With its ‘tales of derring-do, bad and good luck tales’ (A-woo-ooh!), DuckTales made its foray into daily syndication in the fall of 1987. Featuring some familiar animated faces and a few that were new, the show captured the hearts and minds of kids everywhere, and continued to build upon one of the most successful branches of one of the largest animation empires in the world… Disney Ducks.
Based upon the works of famed Disney animator, Carl Barks, DuckTales followed the story of Uncle Scrooge (McDuck) and the beloved trio of ducklings Huey, Dewey and Louie – who, incidentally, were the nephews of one of the most famous ducks in history, Donald Duck. In order to explain dear old uncle’s absence, the story was that he joined the Navy and left his nephews in the capable and wealthy hands of his rich uncle, leaving the door wide open for the emphasis to be on the otherwise lesser-known of the Disney Ducks.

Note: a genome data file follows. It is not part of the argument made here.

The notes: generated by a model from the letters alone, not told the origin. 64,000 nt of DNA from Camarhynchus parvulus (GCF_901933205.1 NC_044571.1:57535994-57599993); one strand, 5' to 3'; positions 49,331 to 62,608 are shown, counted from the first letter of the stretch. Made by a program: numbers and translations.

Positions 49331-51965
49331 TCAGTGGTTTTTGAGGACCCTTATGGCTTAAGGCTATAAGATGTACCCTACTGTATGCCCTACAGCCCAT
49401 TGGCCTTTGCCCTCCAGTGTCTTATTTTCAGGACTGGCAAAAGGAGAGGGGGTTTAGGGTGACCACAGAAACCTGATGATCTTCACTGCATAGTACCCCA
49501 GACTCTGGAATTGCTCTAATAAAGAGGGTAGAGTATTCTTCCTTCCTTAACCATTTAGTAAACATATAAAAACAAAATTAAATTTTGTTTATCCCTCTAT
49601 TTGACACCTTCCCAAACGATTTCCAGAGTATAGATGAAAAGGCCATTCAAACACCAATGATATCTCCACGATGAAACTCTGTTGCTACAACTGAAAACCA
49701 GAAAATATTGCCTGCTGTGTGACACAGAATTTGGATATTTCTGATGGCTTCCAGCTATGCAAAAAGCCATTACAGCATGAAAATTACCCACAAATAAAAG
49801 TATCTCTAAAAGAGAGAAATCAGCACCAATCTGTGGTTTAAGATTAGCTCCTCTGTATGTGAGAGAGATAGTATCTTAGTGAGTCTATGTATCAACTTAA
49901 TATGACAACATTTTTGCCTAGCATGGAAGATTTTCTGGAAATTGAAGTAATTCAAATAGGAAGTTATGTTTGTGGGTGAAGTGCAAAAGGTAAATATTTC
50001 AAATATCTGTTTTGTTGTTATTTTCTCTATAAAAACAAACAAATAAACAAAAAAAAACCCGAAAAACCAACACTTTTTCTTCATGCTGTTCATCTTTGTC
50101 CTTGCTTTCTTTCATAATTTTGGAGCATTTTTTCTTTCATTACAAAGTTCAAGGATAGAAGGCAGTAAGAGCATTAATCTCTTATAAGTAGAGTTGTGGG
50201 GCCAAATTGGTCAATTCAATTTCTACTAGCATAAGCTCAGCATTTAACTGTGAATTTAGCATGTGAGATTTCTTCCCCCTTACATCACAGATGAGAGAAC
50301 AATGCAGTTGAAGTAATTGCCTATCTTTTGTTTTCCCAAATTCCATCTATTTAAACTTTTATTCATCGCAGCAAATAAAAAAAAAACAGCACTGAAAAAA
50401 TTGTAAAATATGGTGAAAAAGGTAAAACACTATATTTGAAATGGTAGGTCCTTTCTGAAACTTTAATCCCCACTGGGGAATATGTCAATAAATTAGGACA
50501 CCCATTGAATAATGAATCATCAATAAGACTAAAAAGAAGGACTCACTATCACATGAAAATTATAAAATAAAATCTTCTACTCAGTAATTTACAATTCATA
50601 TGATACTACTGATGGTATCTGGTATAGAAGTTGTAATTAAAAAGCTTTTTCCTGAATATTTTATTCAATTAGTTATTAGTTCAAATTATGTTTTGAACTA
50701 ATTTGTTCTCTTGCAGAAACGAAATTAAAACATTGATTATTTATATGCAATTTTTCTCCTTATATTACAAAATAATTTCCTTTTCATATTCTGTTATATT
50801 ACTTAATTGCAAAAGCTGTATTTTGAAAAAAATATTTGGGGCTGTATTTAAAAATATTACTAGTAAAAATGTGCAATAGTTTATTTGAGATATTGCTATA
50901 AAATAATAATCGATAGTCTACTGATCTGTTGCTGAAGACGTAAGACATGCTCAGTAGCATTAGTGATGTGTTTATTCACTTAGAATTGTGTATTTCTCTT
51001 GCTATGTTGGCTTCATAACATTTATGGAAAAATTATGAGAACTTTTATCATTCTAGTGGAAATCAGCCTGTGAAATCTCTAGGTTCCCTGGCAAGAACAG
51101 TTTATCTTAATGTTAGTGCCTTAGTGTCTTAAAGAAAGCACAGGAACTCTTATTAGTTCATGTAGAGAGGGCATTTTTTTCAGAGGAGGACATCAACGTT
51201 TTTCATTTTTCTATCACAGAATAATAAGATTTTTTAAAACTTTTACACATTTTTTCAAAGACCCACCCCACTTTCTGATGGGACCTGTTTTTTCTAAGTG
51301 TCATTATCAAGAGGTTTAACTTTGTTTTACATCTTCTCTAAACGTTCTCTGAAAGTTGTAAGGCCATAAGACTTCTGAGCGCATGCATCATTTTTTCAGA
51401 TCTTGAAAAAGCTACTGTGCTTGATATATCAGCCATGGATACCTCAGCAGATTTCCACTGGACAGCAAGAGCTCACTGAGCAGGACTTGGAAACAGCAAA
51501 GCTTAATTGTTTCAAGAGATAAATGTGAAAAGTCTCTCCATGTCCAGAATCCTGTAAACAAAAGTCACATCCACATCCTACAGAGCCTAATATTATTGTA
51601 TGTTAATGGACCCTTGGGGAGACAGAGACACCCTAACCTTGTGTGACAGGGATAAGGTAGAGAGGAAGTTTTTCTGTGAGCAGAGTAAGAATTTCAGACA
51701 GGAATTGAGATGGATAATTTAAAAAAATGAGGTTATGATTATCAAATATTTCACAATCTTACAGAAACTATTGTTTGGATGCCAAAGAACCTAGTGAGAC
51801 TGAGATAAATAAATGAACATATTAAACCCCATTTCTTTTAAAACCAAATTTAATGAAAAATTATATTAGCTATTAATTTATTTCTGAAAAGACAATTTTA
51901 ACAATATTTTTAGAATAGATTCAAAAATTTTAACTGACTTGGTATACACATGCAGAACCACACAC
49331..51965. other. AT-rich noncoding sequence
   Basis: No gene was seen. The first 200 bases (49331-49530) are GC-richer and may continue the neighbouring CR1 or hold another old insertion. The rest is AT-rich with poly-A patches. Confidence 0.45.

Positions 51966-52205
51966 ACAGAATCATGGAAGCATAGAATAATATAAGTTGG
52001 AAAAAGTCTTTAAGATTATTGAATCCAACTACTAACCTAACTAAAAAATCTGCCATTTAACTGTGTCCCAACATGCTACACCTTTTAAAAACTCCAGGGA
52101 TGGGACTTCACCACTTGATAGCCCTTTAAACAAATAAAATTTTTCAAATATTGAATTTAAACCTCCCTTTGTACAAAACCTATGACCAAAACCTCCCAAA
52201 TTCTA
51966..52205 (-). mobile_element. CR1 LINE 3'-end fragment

Scrooge was a serious businessman, not unlike the Dickensian character of the same name. He was a tightwad, but in the process built himself a fortune so vast that, well, he could swim in gold. As he put it, he was “smarter than the smarties, and tougher than the toughies.” Given his harsh demeanor, dear old Scrooge seemed to have a soft spot for the trio of ducklings under his watch, who proved themselves clever and intelligent in their own unique way.
Huey, Dewey and Louie were identical triplets, and actually his grand-nephews. With a quick glance, they were identifiable by the color of their clothes: Huey wore red, Dewey wore blue, and Louie wore green. However, upon further inspection, there were a number of other noticeable personality differences between the three that really had the opportunity to shine in the Duck Tales series. Huey was the leader, Dewey was clever, and Louie was the most creative.